5. It’s ok to encourage people you don’t know
Similar to point number 4, I was struck this time just as in the past with how encouraging people that I did not know and will never see again can be. Throughout the race from early morning to late at night there were spectators along the course cheering as though they traveled all the way to south west Utah just for you. But they didn’t. I’m sure they were there for someone, but they didn’t only cheer for those that they knew. They clapped, and whistled and shouted encouragement to EVERYONE! That may not seem like a big deal if you have never been on the receiving end of it, and may even sound a little strange, but it is incredibly motivating.
I can’t count the number of times I have not encouraged someone because I didn’t know them. I simply dismiss it as, “not my responsibility.” You cannot encourage the wrong person and it’s ok to encourage people you don’t know. And I promise it will mean a lot to them!
6. Follow the signs
For 62 miles I had two goals: keep moving forward and find the next pink flag. I have no idea how many pink flags there were along the course but I do know it was those flags that got me from the starting line to the finish line without getting lost. The lesson here is pretty simple: follow the signs and keep from getting distracted. Moving is good. Moving in the right direction is better. Stay focused as you put one foot in front of the other.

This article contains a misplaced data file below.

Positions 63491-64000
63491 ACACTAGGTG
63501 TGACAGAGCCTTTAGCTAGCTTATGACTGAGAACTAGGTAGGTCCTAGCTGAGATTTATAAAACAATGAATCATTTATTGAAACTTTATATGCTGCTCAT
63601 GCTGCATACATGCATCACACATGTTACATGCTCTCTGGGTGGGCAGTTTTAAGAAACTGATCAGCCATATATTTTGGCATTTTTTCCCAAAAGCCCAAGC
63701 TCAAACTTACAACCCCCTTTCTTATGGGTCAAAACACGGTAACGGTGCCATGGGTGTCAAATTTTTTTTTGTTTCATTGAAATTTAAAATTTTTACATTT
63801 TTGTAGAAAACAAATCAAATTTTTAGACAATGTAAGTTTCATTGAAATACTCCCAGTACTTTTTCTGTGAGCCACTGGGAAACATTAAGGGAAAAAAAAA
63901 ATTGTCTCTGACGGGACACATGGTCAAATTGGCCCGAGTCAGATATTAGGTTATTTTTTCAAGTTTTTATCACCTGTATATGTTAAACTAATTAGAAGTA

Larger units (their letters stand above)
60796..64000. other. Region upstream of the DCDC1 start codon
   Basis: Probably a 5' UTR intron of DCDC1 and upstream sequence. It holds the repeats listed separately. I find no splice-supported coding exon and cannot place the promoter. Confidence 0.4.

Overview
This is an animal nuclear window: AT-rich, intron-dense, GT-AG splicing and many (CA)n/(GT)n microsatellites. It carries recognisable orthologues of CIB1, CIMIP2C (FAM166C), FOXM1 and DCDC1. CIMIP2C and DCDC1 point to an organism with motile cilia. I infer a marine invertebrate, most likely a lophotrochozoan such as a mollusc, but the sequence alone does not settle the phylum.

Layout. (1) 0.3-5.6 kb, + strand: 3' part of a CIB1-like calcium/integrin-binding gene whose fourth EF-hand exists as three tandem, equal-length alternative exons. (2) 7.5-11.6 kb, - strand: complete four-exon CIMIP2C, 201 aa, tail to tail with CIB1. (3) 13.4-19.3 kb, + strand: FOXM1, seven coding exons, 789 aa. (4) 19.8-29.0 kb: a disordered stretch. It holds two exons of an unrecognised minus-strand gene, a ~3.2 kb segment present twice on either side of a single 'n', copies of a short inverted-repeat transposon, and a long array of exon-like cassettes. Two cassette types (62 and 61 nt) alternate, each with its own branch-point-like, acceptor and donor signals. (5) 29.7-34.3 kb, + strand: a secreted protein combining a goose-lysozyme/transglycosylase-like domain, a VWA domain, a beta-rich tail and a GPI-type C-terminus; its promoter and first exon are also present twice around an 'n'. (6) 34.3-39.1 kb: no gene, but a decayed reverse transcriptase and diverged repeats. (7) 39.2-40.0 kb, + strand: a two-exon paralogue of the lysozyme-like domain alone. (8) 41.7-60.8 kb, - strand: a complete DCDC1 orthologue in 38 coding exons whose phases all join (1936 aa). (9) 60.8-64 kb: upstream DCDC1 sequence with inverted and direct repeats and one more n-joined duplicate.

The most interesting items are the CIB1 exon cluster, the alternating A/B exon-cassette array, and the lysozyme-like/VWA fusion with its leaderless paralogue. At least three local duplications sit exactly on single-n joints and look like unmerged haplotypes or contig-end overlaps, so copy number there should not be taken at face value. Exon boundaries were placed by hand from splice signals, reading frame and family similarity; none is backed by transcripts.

7. Decide to finish before taking your first step
This is a short one but critically important. You do not decide to finish somewhere along the course. You decide to finish BEFORE you take your first step. I have had quite a few people ask me if I ever considered quitting. There were a whole bunch of times I wished that I was done, but I can honestly say that I never thought about quitting. The reason for that is really simple: I decided months before the race even began that unless I was actually injured, like trip to the hospital injured, I was going to finish!
This principle is true in every meaningful endeavor in life. The journey from start to finish will be filled with both highs and lows. If you wait to decide whether or not you are going to finish , you will ALWAYS make the wrong decision. Make the decision once. Make it before you start. Get mad at yourself for making it. Keep going. The only way you will finish is if you decide that you will BEFORE taking your first step.
I am really thankful for the opportunity to finish a course like this one. It was challenging and beautiful, and I learned so much about myself and life that I will be able to apply in the future.
Do something hard. Do something that matters. Push your limits. Keep moving forward!